Monday, January 09, 2023

Twitter hack sees 200 million user email addresses leaked, researcher says

 Twitter hack sees 200 million user email addresses leaked, researcher says

Bureaucrats from non-English speaking backgrounds face an "uphill battle" to land top jobs with data showing fewer work in executive and senior level positions despite having higher levels of education.

WSJ: Citadel’s Ken Griffin Sues IRS Over Leak Of Tax Return Info To ProPublica

Joondeph: Remote Work And State Taxation Of Nonresident Employees

WSJ: Why So Many Accountants Are Quitting

2022 Man Of The Year: Judge James Ho

Should The Federal Government Help States And Local Governments Pay For Police Misconduct Through Tax-Exempt Bonds?

Hagan, Margaret, The Supply and Demand of Legal Help on the Internet (October 17, 2022). Margaret D. Hagan “The Supply and Demand of Legal Help on the Internet,” Legal Tech and the Future of Civil Justice, edited by David Freeman Engstrom. Cambridge University Press, Forthcoming., Available at SSRN:

“Faith in technology as a way to narrow the civil justice gap has steadily grown alongside an expanding menu of websites offering legal guides, document assembly tools, and case management systems. Yet little is known about the supply and demand of legal help on the internet. This chapter mounts a first-of-its-kind effort to fill that gap by measuring website traffic across the mix of commercial, court-linked, and public interest websites that vie for eyeballs online. 

Follow up to previous post – NYC education department blocks ChatGPT on school devices, networks – via The Verge: “One of the world’s most prestigious machine learning conferences has banned authors from using AI tools like ChatGPT to write scientific papers, triggering a debate about the role of AI-generated text in academia. The International Conference on Machine Learning (ICML) announced the policy earlier this week, stating, “Papers that include text generated from a large-scale language model (LLM) such as ChatGPT are prohibited unless the produced text is presented as a part of the paper’s experimental analysis.” The news sparked widespread discussion on social media, with AI academics and researchers both defending and criticizing the policy. The conference’s organizers responded by publishing a longer statement explaining their thinking. (The ICML responded to requests from The Verge for comment by directing us to this same statement.)…”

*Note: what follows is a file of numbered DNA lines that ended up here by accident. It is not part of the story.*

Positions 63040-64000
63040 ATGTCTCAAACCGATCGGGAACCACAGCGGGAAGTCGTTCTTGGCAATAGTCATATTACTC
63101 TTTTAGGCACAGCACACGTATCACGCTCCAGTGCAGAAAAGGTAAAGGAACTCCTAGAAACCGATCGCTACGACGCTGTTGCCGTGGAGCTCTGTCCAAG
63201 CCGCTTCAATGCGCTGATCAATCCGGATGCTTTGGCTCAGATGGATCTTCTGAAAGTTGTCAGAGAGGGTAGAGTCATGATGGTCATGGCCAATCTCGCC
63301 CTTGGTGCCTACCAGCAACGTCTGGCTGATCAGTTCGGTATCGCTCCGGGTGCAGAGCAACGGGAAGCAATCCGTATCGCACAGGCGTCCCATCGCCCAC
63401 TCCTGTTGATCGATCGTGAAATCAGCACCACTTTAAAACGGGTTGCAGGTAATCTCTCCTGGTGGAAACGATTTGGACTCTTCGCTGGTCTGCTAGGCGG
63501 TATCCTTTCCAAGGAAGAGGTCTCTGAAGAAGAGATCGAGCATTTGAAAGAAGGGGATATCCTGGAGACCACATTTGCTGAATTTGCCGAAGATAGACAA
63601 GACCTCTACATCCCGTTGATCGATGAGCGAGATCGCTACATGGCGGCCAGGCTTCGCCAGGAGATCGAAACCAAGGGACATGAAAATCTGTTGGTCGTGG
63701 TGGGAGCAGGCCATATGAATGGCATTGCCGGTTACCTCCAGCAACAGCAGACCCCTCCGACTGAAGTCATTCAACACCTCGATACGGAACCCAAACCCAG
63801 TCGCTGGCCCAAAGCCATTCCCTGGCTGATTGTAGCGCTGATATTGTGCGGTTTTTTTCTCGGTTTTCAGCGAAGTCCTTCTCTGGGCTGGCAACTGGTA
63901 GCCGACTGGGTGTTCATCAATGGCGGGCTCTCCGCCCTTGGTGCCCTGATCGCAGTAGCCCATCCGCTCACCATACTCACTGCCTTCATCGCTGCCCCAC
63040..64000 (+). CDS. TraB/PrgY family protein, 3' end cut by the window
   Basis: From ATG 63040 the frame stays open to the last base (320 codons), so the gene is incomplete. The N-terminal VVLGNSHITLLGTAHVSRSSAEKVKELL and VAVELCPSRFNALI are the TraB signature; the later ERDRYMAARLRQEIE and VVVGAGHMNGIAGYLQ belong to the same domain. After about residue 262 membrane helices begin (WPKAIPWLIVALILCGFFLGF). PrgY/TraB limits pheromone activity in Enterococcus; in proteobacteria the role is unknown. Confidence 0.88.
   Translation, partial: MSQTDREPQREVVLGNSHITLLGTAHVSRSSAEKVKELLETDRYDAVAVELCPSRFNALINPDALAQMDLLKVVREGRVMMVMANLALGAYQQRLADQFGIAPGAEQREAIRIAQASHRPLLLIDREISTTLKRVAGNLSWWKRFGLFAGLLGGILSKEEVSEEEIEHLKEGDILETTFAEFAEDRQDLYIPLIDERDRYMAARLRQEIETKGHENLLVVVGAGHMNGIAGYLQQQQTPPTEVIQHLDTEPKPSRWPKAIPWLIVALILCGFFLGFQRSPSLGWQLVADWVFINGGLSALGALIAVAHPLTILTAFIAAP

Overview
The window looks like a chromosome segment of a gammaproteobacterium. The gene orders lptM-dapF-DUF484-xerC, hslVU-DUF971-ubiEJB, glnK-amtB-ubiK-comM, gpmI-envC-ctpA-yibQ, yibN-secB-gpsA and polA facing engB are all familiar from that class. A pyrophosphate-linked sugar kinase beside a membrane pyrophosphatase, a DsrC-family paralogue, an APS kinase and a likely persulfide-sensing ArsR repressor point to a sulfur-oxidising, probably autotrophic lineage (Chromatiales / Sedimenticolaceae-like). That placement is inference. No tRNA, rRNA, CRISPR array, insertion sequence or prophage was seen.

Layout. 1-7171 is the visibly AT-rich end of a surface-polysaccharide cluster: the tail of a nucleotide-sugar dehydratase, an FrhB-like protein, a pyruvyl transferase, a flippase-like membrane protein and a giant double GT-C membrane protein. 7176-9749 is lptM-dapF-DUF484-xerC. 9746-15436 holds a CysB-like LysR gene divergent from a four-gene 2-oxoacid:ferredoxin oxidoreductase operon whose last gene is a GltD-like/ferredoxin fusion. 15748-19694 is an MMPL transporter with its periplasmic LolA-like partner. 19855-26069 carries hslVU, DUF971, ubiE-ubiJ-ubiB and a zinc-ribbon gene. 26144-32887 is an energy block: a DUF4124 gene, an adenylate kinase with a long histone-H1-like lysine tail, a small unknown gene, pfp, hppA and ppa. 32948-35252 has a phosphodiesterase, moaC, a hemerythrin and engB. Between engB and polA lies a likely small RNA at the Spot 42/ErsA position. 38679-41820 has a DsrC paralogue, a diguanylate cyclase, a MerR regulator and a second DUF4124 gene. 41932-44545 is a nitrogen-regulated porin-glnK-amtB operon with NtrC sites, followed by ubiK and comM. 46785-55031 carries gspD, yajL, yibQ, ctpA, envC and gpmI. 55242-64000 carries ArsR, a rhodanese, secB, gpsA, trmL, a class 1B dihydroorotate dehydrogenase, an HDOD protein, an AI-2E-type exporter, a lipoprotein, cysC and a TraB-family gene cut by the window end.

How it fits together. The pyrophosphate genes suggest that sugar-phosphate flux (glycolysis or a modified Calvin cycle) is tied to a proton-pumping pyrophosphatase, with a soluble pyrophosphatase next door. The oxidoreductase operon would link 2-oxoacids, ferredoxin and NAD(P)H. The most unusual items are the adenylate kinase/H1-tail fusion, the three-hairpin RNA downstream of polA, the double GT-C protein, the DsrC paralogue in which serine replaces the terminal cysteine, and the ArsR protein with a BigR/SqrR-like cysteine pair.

See also The Guardian – AI-assisted plagiarism? ChatGPT bot says it has an answer for that. “Silicon Valley firm insists its new text generator, which writes human-sounding essays, can overcome fears over cheating.”

 What social media regulation could look like: Think of pipelines, not utilities – Elon Musk’s takeover of Twitter, and his controversial statements and decisions as its owner, have fueled a new wave of calls for regulating social media companies. Elected officials and policy scholars have argued for years that companies like Twitter and Facebook – now Meta – have immense power over public discussions and can use that power to elevate some views and suppress others. Critics also accuse the companies of failing to protect users’ personal data and downplaying harmful impacts of using social media. 

As an economist who studies the regulation of utilities such as electricity, gas and water, Theodore Kury, Director of Energy Studies at the University of Florida’s Public Utility Research Center, wonders what that regulation would look like. There are many regulatory models in use around the world, but few seem to fit the realities of social media. However, observing how these models work can provide valuable insights.